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I have always been against the pursuit of equivalence – a technical term for mutual recognition of the adequacy of our respective regulatory regimes – so that our financial services industry can trade transparently across the EU. To seek equivalence is to waste a competitive advantage. Our financial services industry is in a different league from that of the EU. They want to have a part of our pie by denying us the equivalence. Well, let’s see how it goes for them.

We have a huge head start.

London is the second largest center in the world. Frankfurt is seventh and Paris does not even make the top 20. The idea that excluding us from the EU will bring lasting benefits to Frankfurt or Paris is absurd.

Freed from the search for equivalence, our regulatory and financial framework must now be considerably simplified.

Taxes and other charges on the City must be reduced.

I was delighted to see the government indicate that it would drop MIFID II (an EU offer to regulate financial markets and standardize practices across the bloc) and remove onerous listing requirements on the London Stock Exchange. .

But there is still a long way to go to promote London and, at the same time, harm the EU’s financial services sector.

Yes, harming the EU should be a political goal. International trade is competitive.

The EU has refused to welcome us to its markets and therefore we have to attack and gain their market share.

There are a number of quick and easy wins. Many of them relate in one way or another to capital adequacy ratios. These are the sums of money that banks and institutions must hold to support their lending and other activities.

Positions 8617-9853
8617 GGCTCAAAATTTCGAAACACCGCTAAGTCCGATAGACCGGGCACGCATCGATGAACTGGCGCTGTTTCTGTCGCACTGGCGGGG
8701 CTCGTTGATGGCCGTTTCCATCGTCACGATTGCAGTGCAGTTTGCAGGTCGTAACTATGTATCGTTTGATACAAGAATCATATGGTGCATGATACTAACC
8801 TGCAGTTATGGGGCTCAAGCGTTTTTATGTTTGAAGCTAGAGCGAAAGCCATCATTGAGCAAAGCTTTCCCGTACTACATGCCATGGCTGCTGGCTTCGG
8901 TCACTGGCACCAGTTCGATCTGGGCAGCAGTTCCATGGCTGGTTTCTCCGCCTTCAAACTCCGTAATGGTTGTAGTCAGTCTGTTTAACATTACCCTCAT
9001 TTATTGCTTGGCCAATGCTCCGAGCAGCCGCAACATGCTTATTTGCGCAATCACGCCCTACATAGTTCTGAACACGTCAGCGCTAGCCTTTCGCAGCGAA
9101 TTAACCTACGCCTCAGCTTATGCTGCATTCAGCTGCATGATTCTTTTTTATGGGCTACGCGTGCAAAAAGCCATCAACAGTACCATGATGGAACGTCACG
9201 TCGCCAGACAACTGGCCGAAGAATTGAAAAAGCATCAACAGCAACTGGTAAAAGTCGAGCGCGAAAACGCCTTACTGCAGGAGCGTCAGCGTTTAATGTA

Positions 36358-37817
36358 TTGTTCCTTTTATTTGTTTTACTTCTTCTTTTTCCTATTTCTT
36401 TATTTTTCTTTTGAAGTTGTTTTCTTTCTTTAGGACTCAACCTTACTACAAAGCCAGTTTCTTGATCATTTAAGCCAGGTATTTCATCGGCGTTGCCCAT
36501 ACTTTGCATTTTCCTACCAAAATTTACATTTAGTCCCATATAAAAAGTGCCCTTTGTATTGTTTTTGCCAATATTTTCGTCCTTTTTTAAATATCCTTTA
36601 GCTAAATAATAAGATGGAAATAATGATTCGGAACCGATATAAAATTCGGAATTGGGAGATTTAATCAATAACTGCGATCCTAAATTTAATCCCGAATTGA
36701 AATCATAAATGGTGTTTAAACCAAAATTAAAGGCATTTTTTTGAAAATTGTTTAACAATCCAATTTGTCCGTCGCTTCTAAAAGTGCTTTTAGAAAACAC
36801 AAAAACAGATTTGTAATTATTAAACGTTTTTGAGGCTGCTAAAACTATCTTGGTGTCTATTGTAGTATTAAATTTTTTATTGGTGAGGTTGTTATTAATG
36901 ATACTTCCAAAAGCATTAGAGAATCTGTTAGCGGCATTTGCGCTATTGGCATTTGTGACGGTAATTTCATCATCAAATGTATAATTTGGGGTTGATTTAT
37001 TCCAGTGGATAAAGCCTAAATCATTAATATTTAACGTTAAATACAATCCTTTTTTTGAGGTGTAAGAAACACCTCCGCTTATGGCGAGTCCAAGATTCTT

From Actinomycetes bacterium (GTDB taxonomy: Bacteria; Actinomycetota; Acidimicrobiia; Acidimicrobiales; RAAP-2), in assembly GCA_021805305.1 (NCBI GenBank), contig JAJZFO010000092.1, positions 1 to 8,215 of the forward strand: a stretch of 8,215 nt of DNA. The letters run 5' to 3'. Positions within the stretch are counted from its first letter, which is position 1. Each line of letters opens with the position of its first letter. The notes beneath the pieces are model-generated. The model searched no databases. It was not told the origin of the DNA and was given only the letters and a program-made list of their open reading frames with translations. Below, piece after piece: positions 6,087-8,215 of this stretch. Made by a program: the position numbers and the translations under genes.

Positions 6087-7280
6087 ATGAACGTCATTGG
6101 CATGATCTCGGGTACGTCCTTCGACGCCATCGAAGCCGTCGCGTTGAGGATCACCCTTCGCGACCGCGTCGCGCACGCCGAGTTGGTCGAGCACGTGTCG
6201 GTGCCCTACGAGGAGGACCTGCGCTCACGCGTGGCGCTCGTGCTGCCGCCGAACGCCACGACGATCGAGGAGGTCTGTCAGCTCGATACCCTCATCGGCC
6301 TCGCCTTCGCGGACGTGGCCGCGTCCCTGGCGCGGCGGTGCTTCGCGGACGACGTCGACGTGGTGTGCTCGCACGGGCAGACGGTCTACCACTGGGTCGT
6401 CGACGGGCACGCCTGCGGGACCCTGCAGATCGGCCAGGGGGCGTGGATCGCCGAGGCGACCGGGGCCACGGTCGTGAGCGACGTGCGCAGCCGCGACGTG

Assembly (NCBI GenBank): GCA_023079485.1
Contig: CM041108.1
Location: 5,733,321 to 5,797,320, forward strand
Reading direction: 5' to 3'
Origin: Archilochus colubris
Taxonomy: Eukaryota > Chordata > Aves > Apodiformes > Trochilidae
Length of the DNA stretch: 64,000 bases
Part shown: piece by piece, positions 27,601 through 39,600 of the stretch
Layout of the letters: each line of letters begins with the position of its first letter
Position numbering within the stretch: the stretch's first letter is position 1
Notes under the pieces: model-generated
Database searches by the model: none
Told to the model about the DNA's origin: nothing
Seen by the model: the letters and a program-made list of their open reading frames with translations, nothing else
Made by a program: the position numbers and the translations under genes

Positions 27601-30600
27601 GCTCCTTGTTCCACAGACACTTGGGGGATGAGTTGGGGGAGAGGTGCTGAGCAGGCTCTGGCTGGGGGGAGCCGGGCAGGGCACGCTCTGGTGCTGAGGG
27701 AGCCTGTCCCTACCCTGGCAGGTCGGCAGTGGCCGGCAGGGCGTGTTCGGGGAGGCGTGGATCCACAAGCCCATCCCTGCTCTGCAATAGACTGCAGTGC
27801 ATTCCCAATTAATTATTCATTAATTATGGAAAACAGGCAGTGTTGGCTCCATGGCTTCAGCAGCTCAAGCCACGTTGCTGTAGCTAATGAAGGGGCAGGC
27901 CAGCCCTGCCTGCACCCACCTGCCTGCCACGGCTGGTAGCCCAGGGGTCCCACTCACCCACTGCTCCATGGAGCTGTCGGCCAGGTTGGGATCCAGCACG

To date, these regulations have falsely favored the EU (what a surprise).

Under current regulations, all EU public debts are treated as zero risk. German public debt is considered risk-free. The same goes for Greece’s debt (!). As a result, no capital is required to set aside by lenders when loans are granted to them.

We of course know that they are anything but risk free.

All EU governments and institutions are heavily in debt and, by all reasonable measures, many are bankrupt.

Lending to them should require large buffers of equity. This would result in sharp increases in their cost of capital.

There are also many European institutions operating in London as branches. In doing so, they avoid being capitalized separately and largely bypass our regulatory net.

This practice must stop.

Any EU institution wishing to trade in the UK should be required to be incorporated there, provide full capital buffers to the UK and be fully subject to UK regulation.

Here again, this would have the effect of increasing their cost of financing and pushing companies towards British institutions.

At the same time, capital adequacy ratios for clearly better risk loans, such as UK government and UK companies, are expected to be reduced. This would reduce the cost of capital for UK plc – the benefits would be immediate and substantial.

The other area of ​​adjustment is taxation. While it might annoy those of us who don’t work in financial services, the City’s taxes should be reduced.

It was disappointing to see the Chancellor championing a minimum global corporate tax rate of 15%.

Brexit was an opportunity to ease the tax burden on the private sector, but it tries, at least, to get our banks out of this minimum rate. He must insist on it. Lower taxes in the UK will draw global financial services to our shores.

And to put the icing on the cake, there is one more move we should be making.

This decision would force the bankers of Frankfurt and Paris to pack their bags for London. That’s it: remove the EU-inspired cap on bankers’ bonuses.

There is nothing like personal enrichment motivation to spur growth. While we may hate making bankers rich, now is the time to do it.

Give them the tools to make money and pay themselves. The rest would be done automatically.

It is time to lead the fight towards the EU. Make them regret the day they let the City give them the leash.

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